There’s more than one way to do a split

If you’re like me and you want to minimize attrition in your band, one approach is to have the smallest band possible. Fewer musicians can mean fewer unexpected personnel problems. It can also mean there are far fewer musicians to hire in a pinch. I think these are good things. However, if you don’t play very simple music, there’s a ton a work to do for the players you have. I’ve taken to a trio concept in which I’m the lead singer, bass player and keyboardist. With a drummer and a guitarist who can sing, I’m pretty much good to go. I have historically dubbed the configuration “going Geddy Lee on your ass.”

Since I have the drum seat filled and am on the lookout for a guitarist, this leaves me with plenty of behind-the-scenes responsibilities to get the live ensemble off the ground. As the bass player and the keyboardist, I have a number of considerations to dispose. The first is when to play what. The bass, the bottom, is often what makes the music sound finished. Without something happening in the lower register, a set of drums can serve more as a reminder of holes in the arrangement than as a driving foundation. Since the music I’m doing at present wasn’t recorded with a performing trio in mind (like Rush or to a somewhat lesser degree, Led Zeppelin), I have to be sure that all of the parts are covered to make the tune recognizable and cohesive. Can I cover it on bass? Good. No? OK. To the keyboard!

When I play keyboards, I’m obviously out of hands to play bass. For me, there’s usually only one solution to that problem: splits.

“Split” is a term used to describe what we can do with these new-fangled keyboards all the cool kids are using now. When I split the keyboard, I can play a different instrument with each hand and cover two parts. It’s very…handy. One portion of it sounds a like a bass instrument. I play that with my left hand. The remainder of the keyboard triggers a more traditional keyboard sound. Sometimes, the two sounds cross in the middle somewhere.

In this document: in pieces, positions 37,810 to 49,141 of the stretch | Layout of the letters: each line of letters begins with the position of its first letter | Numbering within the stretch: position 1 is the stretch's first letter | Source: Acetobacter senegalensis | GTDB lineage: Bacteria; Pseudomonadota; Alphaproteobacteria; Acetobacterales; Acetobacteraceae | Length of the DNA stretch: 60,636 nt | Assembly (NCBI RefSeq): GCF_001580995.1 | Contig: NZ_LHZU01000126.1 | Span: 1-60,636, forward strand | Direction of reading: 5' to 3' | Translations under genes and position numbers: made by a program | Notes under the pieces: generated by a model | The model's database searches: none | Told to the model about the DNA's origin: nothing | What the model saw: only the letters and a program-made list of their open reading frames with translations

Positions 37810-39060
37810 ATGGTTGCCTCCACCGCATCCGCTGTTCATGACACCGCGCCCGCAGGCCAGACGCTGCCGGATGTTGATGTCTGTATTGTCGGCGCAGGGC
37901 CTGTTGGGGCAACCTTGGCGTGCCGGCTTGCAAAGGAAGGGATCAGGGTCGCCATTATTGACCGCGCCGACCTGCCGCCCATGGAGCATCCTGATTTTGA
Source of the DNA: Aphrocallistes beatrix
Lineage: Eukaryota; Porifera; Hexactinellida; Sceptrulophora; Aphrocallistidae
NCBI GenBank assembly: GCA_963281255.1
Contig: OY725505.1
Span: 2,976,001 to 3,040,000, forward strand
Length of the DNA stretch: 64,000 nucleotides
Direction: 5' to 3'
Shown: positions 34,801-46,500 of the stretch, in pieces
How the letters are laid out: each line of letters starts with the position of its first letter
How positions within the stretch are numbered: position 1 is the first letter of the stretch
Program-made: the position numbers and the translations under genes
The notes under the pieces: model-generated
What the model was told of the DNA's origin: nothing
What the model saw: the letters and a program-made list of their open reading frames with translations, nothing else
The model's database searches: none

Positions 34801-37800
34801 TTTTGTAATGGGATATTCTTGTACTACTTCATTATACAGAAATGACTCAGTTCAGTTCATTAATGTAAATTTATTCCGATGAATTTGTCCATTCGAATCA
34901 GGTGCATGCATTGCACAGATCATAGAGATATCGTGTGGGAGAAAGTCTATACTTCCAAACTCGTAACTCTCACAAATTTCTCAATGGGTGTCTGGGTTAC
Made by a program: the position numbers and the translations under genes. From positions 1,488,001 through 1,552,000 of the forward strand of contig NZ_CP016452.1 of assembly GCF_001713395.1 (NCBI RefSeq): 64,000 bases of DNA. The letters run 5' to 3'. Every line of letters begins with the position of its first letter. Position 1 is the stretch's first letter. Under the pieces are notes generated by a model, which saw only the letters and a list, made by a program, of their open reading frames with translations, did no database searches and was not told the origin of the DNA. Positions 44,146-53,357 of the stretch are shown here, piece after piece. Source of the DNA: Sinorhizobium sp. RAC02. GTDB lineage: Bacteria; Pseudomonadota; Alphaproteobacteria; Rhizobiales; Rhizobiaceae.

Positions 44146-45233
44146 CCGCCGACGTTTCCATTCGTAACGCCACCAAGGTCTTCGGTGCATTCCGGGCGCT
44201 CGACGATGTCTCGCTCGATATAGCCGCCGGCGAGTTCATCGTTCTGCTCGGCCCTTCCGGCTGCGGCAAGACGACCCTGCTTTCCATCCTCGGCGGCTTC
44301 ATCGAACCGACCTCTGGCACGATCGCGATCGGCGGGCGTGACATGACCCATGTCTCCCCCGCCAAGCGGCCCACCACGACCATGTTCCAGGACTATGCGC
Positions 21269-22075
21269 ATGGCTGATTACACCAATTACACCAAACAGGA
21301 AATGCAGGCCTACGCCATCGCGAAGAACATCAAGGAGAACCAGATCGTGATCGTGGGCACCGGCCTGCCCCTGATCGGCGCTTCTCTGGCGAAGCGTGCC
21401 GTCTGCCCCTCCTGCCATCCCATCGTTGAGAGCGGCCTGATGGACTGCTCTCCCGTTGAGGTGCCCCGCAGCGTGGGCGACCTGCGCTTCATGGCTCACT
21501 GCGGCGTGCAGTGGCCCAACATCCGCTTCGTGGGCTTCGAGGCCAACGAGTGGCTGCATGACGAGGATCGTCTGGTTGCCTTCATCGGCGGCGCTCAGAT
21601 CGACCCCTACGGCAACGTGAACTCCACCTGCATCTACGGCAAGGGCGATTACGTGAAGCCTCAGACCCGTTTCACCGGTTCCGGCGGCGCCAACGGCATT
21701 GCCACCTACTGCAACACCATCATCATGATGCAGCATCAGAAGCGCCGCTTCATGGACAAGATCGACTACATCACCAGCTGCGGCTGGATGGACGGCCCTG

In the old days, keyboardists had different instruments in their rigs to do different jobs. (Some still do, but I’m on a budget and I still have to bring bass gear everywhere too…geez…) If you ever saw the Doors on video, you may have noticed Ray Manzarek covering bass parts with his left hand on a Fender Rhodes Piano Bass while playing the Vox Continental organ with his right hand. (Yeah kids, they had no bass player.) The Piano Bass could provide good bottom if you amplified it well enough. It also had an immediacy to its tone that lent itself well to providing good rumble with a drummer. This isn’t a simple affair, since the way one approaches a keyboard instrument lends itself less to that rhythmic role than an actual bass guitar fills. For that reason, I often use a synthesized Fender Rhodes somewhere in my keyboard bass patches. I’ll use anywhere from three to four combined sounds for my bass patch. Other than the Piano Bass, I use a sampled electric bass, a Moogish bass that sounds like Stevie Wonder’s, some low organ and a sub-bottom saw-wave synth patch that’s more felt than heard. These are layered according to the requirements of the tune.

My keyboard rig is simple, a 61-key controller and a synthesizer module. I usually have the controller sending messages on 2 midi channels at once. To set up splits, I assign the bass voices to one channel on the synth and the keyboard voices to the other. Then, I determine the highest note on the keyboard that I’ll need for the bass part. If it’s not too far into the “keyboard” range I set the bass voices on the synth to respond only to note messages up to that note. Then I set the keyboard voices to respond to note messages only above that note. (If the bass part goes too high, as sometimes can happen with only 61 keys, I set the split point lower and try to play certain bass runs in a different octave to make the arrangement work. Helps to know your stuff musically here…) When I have the configuration right, I save it to a preset that I can recall with a keyboard button programmed to send a patch change message.

Instead of changing the way the synthesizer “listens,” you can also set split points using the keyboard so that it only sends the note messages that you want to trigger, but my particular controller doesn’t enable you to save those configurations and recall them with ease.

In later posts, I’ll go into more detail about all of my keyboard rig theory, but for now, rest easy in knowing that there’s more than one way to do a split. :~)


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